Downsizing and delayering have a lot to answer for. Most companies still define career success in terms of tangible goals - more money, more status, more power. Yet a growing number are finding these promises harder and harder to deliver. With fewer management levels and less money in the pot, traditional incentives are in shorter supply. And, worse, a growing number of employers are finding that even if they can deliver them, they may no longer be good enough. That's because, in many cases, the Nineties employee's priorities are changing. "If my company can't offer me a job for life, or firm prospects of steady career development, why should I swear to give them my all?" confides a disgruntled 28-year-old sales executive from London. "I have ambitions, but they're more to do with what I want than with what's expected of me."
And she is not alone. "A growing number of people are realising that they don't want the bigger company car - that they would prefer, instead, funded training which would have a long-term benefit, or support with parental care, or even a career break," says Angela Baron, policy adviser at the Institute of Personnel Development. "Many companies are now finding they're just not rewarding staff with the things staff really value." It's an issue more companies should be confronting, believes Dr Jane Sturgess, research fellow at London University's Birkbeck College. "The `psychological contract' between employer and employee has fundamentally changed," she says. By this term, she means what companies expect of their staff - such as loyalty, commitment and hard work; and what staff expect of their employers - career development opportunities, regular promotion and increased responsibility.
"For all the talk of how employees should take responsibility for their own career development, and that a lateral move is as good as an upward one, when push comes to shove most employers still act as if traditional goals are all that really count," Dr Sturgess adds. Of course, many people are still motivated by external benefits, she concedes, referring to these people as "climbers". But, in a recent study she conducted within one of the country's top 10 companies, three other groups were clearly identifiable. First, there are "experts", who desire personal recognition for being good at what they do and want to win the respect of the people they work with. They value the content of their job above their position within the company, she says. Then there are "influencers", who believe they are successful if their actions can have a positive, tangible effect on the company: they crave a position with real responsibility. Finally, there are "self-realisers" who closely associate career success with a personal sense of achievement and self-fulfilment. These people are eager for a challenge - which serves to heighten their sense of success, Dr Sturgess says.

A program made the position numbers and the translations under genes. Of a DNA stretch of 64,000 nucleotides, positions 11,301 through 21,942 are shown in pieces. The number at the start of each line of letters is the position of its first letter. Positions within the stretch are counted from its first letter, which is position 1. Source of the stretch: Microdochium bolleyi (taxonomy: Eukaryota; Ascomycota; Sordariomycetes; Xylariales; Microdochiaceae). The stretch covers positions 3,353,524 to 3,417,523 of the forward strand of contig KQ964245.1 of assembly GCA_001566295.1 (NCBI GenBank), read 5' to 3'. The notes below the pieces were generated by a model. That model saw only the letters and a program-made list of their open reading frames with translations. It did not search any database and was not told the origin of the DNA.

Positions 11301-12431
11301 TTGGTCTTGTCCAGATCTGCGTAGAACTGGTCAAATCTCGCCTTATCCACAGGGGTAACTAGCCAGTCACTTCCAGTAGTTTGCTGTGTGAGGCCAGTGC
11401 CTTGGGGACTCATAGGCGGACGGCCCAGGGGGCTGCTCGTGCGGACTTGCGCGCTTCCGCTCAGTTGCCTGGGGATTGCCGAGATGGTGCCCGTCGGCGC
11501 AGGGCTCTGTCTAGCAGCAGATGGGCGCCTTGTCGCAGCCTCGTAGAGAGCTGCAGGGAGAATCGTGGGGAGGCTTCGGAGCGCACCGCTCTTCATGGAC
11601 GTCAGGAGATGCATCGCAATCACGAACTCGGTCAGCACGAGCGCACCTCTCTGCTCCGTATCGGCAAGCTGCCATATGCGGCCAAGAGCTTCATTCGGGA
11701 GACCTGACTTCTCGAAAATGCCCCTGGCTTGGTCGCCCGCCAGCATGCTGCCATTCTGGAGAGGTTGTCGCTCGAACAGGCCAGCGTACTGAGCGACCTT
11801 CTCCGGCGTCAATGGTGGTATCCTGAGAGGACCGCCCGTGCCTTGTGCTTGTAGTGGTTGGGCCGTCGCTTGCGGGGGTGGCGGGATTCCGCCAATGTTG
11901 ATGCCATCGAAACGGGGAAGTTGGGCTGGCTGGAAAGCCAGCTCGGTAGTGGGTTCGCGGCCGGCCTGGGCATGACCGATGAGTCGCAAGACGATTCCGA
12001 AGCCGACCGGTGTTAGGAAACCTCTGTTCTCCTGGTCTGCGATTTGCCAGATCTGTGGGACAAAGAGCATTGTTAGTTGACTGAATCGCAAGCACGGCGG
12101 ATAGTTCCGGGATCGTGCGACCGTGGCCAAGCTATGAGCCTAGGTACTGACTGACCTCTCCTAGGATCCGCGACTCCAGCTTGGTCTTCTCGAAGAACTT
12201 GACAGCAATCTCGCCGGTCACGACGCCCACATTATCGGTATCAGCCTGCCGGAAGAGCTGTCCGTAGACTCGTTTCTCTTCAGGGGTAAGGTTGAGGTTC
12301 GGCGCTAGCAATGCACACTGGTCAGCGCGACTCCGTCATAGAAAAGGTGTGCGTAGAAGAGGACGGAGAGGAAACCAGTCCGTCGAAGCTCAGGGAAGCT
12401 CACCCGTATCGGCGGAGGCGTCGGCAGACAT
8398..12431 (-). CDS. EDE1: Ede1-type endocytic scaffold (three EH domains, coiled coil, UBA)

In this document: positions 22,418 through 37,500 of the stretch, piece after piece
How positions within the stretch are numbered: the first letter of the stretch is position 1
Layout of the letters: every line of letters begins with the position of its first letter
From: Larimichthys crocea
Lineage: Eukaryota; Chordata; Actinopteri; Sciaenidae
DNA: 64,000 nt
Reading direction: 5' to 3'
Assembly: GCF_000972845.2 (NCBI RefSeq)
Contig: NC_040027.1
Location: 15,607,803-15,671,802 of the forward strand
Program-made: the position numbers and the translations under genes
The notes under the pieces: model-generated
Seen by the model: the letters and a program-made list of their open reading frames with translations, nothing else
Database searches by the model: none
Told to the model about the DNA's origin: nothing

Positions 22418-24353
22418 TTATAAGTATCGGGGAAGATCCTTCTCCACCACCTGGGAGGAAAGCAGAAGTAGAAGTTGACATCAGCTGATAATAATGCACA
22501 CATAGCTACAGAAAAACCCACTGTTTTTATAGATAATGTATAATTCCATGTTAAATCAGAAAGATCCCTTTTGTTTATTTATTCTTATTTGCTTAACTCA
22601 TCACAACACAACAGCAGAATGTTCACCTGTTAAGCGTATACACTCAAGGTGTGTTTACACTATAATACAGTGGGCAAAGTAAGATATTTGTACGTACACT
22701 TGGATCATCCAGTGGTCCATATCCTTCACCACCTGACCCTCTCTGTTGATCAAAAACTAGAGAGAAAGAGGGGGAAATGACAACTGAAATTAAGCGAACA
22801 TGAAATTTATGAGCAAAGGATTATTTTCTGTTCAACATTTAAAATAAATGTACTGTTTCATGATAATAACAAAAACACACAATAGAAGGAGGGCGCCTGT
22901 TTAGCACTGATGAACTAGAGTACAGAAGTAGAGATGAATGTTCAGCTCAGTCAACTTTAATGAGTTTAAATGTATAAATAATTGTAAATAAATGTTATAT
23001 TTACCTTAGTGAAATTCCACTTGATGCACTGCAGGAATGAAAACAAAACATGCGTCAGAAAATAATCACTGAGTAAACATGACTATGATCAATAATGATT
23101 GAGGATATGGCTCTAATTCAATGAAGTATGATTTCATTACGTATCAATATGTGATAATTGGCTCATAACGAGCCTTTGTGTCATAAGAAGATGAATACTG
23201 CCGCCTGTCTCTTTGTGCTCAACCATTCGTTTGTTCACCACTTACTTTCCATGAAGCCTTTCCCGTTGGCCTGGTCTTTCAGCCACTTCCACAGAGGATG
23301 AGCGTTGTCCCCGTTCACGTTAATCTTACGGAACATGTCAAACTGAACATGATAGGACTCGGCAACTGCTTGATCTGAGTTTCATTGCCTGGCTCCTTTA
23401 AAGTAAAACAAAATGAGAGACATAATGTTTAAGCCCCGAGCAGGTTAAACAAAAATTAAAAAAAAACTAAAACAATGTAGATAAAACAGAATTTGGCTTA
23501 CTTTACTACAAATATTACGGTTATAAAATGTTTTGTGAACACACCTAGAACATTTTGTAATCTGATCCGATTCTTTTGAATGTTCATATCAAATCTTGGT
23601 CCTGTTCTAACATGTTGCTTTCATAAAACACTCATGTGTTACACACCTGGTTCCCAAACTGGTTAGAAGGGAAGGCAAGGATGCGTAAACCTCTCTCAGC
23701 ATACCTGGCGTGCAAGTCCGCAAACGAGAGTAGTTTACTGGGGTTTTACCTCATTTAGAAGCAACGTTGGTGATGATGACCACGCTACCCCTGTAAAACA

Of those she surveyed, most of the men fitted into the "climber" category, but none of the women did. Meanwhile, most of the women interviewees fitted the "expert" brief. "Influencers" were the second largest male group; the second largest female grouping was the "self-realisers". Although her study only covered a small sample, she believes it suggests common patterns.
"Career success as traditionally defined doesn't reflect what is relevant to many people, in particular women," Dr Sturgess believes. Which may contribute to the fact that growing numbers of women are opting out of traditional organisations altogether in favour of setting up their own businesses or becoming self-employed.
"Women seem much less likely than men to define success purely in terms of external benefits," she adds. "That's not to say they value money or promotion any less, but that organisations that fail to recognise their other concerns may not be offering the best incentives to their staff, or the right motivation."
Her conclusions are endorsed by another piece of research, published last month by the Women's Advertising Club of London which represents women working in advertising, media and marketing. This revealed that women in these industries feel success in their respective careers is too often defined only in terms of pay rises, promotion and power - values they uniformly characterised as masculine.
"While they acknowledged that they would have to pursue these goals to `get on', many described other `benefits' related more closely to the way they would like to work that, they believed, would also define success," says Sue Green, a consultant at the marketing and communications business the Virgo Consultancy, which co-ordinated the report.
People's definitions of success also change with age. Twentysomethings working in management, for example, are typically far more likely to be motivated by the desire to aspire to external trappings of their status and success, Dr Sturgess' study found. By their late thirties and early forties, however, women managers were more concerned with achieving a stimulating job and doing it well, while their male colleagues were plotting how they could boost their power base and leave their mark. Accommodating all of this is quite a challenge for Britain's beleaguered bosses. But many believe that it is an issue they must confront, if they are to rebuild bridges with employees. And already, some - such as Bass and Midland Bank - have taken note and begun developing alternative ways of defining and rewarding success.
The AA, for example, now trains staff in career planning. "We want to develop new incentives which are not just about moving onwards and upwards," says Harvey Bennett, AA senior management development manager. "Lateral moves within the organisation are now commonplace - not through enforcement, but through personal choice. People feel they are developing their skills and moving forward. It has encouraged a greater esprit de corps".Reuse content